Posted by: on July 10, 2024 at 8:21 am

There is a lot of excitement around Amazon Prime day; it’s one of the busiest shopping days of the year. “In 2023, Prime Day sales reached an estimated 12 billion U.S. dollars worldwide, making it the most successful shopping occasion in Amazon’s history.” – According to Statista. It’s one of the best days to find deals on the things you love, or have had in your wishlist for months. With so many people flocking to Amazon to make their purchases, it’s no wonder that scammers are making the most out of Prime Day. This is why you need to stay vigilant of fake Google Ads for Amazon Prime.

Amazon Prime Day Fake Google Ads

Photo by cottonbro studio

A Close Call with a Fake Amazon Google Ad

Just recently, I was on the phone with a friend while they were online shopping. Like we all do, they typed “Amazon” in Google, and clicked the first sponsored Google ad that popped up. Immediately I could hear the sound come through the phone: “Warning! Warning! Your computer has been compromised” – All with alarm sounds blaring. Thankfully we knew not to click on any of the pop-ups and to exit the site immediately. But for some people, that’s not the case. They click the “Help” links provided and end up downloading Malware or something worse. So how does something like this happen? One way is Homograph scams.

Understanding Homograph Phishing Scams

Homograph phishing scams exploit the visual similarity between characters from different alphabets to deceive users. In these scams, attackers use characters from the Cyrillic alphabet (or other non-Latin scripts) that look nearly identical to Latin characters.

For example, the Cyrillic ‘а’ (U+0430) looks very similar to the Latin ‘a’ (U+0061). Attackers can replace the ‘a’ in “” with the Cyrillic ‘а’, creating a fake domain like “а”. To most users, this domain appears identical to the legitimate “”, making it easier to trick them into visiting a malicious site.

These scams rely on users not noticing the subtle differences in characters, leading them to believe they are on a trusted website. When, in fact, they are on a phishing site designed to steal sensitive information, like login credentials or financial details.

A homograph phishing scam can occur with a Google Sponsored Ad in the following way:

  1. Creation of Fake Domain: The attacker registers a domain that uses homograph characters, such as “а” (where the ‘a’ is the Cyrillic ‘а’).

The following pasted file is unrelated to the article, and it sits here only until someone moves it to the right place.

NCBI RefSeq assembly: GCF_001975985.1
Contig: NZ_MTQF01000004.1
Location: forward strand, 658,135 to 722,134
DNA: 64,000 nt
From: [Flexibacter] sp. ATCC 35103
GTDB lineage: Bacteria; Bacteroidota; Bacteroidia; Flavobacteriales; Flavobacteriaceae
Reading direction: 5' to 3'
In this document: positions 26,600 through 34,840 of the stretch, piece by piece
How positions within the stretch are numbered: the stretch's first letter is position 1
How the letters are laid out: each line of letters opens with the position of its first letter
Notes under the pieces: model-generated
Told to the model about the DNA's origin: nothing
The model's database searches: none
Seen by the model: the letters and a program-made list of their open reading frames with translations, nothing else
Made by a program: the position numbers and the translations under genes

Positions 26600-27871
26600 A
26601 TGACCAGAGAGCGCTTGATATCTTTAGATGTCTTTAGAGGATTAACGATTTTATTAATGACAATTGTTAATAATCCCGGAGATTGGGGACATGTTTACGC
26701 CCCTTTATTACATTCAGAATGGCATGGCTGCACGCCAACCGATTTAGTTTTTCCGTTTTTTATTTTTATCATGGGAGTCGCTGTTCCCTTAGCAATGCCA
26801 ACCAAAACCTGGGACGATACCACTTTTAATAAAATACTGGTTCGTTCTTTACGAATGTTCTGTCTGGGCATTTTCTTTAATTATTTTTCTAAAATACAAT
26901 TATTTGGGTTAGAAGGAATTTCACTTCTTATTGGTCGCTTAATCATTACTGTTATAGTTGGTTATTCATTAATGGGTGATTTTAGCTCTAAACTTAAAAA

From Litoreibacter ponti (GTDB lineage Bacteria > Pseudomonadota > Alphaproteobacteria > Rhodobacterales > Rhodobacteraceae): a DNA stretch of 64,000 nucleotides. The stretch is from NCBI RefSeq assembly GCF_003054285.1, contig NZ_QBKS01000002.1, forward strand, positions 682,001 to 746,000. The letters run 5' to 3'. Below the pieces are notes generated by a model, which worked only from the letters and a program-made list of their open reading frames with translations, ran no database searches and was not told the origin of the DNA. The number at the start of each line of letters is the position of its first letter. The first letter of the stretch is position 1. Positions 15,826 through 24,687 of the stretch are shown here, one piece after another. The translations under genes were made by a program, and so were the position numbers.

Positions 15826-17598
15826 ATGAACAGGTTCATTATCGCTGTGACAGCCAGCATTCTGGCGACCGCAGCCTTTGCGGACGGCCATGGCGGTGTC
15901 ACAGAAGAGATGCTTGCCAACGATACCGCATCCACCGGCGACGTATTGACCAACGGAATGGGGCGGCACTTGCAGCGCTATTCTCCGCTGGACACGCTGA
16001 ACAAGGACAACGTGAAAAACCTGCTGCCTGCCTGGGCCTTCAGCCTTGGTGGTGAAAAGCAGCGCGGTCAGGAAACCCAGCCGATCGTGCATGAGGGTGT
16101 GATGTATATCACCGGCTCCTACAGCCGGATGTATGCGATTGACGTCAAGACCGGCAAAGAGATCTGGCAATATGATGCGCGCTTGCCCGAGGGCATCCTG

2. Setup of Malicious Website: The attacker sets up a website on this domain that looks very similar to the legitimate site. This site might mimic the appearance of the real Amazon site to trick users into entering their login details or other sensitive information.
  3. Google Ads Campaign: The attacker creates a Google Ads campaign and bids on keywords related to the legitimate site, such as “Amazon,” “buy Amazon products,” etc. They use the homograph domain as the display URL in the ad.
  4. Ad Approval and Display: If the ad passes Google’s review process, it will be displayed to users who search for the related keywords. The display URL might look like “” due to the visual similarity of the homograph characters.
  5. User Clicks on Ad: Unsuspecting users see the ad and click on it, believing it to be a legitimate link to the Amazon website.
  6. Phishing Attack: Once on the fake site, users might be prompted to log in or enter personal information, which is then captured by the attacker.

Protect Yourself from fake Google Ads on Amazon Prime Day

Protect yourself by always double-checking URLs, even in sponsored ads, and looking for signs of phishing such as minor inconsistencies in the domain name. And to give some peace of mind, Google does have some measures in place to detect and prevent malicious ads. But you still need to remain vigilant. Besides checking URLs, enable two-factor authentication (2FA) on your Amazon account. This adds an extra layer of security and makes it harder for scammers to gain access even if they get your password. Also, keep your antivirus software updated and run regular scans to catch any malicious software early.

Why Small Business Owners Should Be Concerned

Small business owners should be particularly worried about these scams. Let’s be real, employees often shop online at work, especially during major sales events like Amazon Prime Day. If an employee falls for a phishing scam, it could compromise not only their personal information but also the security of the company’s network. A single click on a malicious link could lead to malware infecting the entire system, potentially resulting in data breaches, financial loss, and damage to the company’s reputation.

Final Thoughts

Amazon Prime Day should be all about enjoying great deals, not worrying about scams. By staying alert and following these tips, you can protect yourself from homograph phishing scams and other online threats. Remember, a little caution goes a long way in ensuring a safe and enjoyable shopping experience. Stay safe this Amazon Prime Day, and stay away from fake Google Ads. Always double-check the links before clicking. Happy shopping! (But hopefully not too much at work)


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